Q2’s resurgent all-time average sales price highs and sales volume recovery gave way to more tempered numbers in Q3, as was seasonally expected. Still, even calm in Bay Area terms can translate to strong year-over-year price gains and stabilized inventory levels—trends which defined a quietly triumphant Q3.
Q3 2015 set a record for the highest cash share by volume of any third quarter in Bay Area market history, with $8.66 billion in total sales. This was spurred by each of the seven counties we represent experiencing year-over-year average sales price gains—five of which were at least 9 percent improvements from Q3 2014. The Mid-Peninsula’s record $1.598 million average sales price topped all Bay Area counties, outpacing even San Francisco.
This last piece of granular information—San Mateo County’s constant upward growth—speaks volumes to the underlying forces that continue to drive Bay Area real estate prices to unforeseen heights. With the booming biotech industry firmly rooted on the Mid-Peninsula between South San Francisco and Redwood City, demand in areas like San Mateo County is rivaled only by the growing number of buyers with enough disposable income to put down roots in close proximity to work.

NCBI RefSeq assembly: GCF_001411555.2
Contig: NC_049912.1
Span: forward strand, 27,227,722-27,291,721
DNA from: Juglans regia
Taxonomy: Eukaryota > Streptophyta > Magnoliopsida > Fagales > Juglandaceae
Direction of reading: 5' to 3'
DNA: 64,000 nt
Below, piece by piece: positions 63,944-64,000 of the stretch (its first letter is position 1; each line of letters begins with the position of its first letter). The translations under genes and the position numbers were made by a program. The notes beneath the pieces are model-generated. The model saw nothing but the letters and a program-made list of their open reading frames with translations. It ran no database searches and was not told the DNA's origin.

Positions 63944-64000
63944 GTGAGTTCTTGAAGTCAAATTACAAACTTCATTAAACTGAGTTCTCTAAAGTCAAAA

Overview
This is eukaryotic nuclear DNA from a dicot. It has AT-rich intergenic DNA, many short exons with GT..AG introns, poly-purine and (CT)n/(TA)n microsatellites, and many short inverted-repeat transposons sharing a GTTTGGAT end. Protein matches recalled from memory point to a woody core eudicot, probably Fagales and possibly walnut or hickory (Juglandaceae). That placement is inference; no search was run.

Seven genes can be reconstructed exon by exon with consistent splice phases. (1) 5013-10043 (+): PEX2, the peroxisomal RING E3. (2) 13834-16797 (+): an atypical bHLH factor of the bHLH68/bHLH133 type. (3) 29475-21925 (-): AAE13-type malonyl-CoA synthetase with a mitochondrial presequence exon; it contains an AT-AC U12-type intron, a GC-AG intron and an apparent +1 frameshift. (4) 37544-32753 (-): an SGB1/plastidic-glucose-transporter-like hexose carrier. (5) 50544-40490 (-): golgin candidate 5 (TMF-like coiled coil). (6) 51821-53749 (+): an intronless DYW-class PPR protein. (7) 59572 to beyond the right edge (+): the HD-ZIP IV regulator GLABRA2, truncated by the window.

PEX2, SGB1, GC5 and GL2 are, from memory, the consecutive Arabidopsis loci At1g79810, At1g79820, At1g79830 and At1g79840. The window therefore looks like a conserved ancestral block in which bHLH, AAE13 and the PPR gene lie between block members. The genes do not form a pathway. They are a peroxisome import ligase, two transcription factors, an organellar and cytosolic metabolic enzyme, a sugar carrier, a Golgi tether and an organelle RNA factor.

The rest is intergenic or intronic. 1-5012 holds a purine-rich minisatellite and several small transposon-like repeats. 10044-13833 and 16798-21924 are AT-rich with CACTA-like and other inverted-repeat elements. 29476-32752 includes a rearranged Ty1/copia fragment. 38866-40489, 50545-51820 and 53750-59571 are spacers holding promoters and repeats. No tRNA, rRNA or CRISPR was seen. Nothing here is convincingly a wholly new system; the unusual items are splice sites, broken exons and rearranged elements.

A recent report by the Bay Area Council Economic Institute concluded that the tech industry’s power is such that for every job it creates four jobs are indirectly created in other industries. Dovetailing that, the Bureau of Labor Statistics published data on October 20th showing that California led the nation over the last year in job growth, with nearly twice as many new jobs created as the next state. And where is the large bulk of that economic windfall landing? Right here in the Bay Area, of course.
Given such widespread economic growth, it also made sense that the four most modestly priced counties we represent all performed dominantly this quarter. Napa, Sonoma, Contra Costa and Alameda Counties continue to be popular alternatives for buyers looking to leave dense, urban settings in search of larger homes along with better and more affordable schools for their families. Thus it was no surprise that each of these counties experienced a highest and or second-highest average sales price on record. Q3 ushered in highest sales volume tallies in at least two years for both Contra Costa County and Napa County.
The typical seasonal drop-off in homes for sale is to be expected as we look forward to Q4. That said, demand is at such competitive levels—as evidenced by the continued phenomenon of homes selling above list price across the region—that sellers looking to capitalize will undoubtedly create opportunities for determined buyers.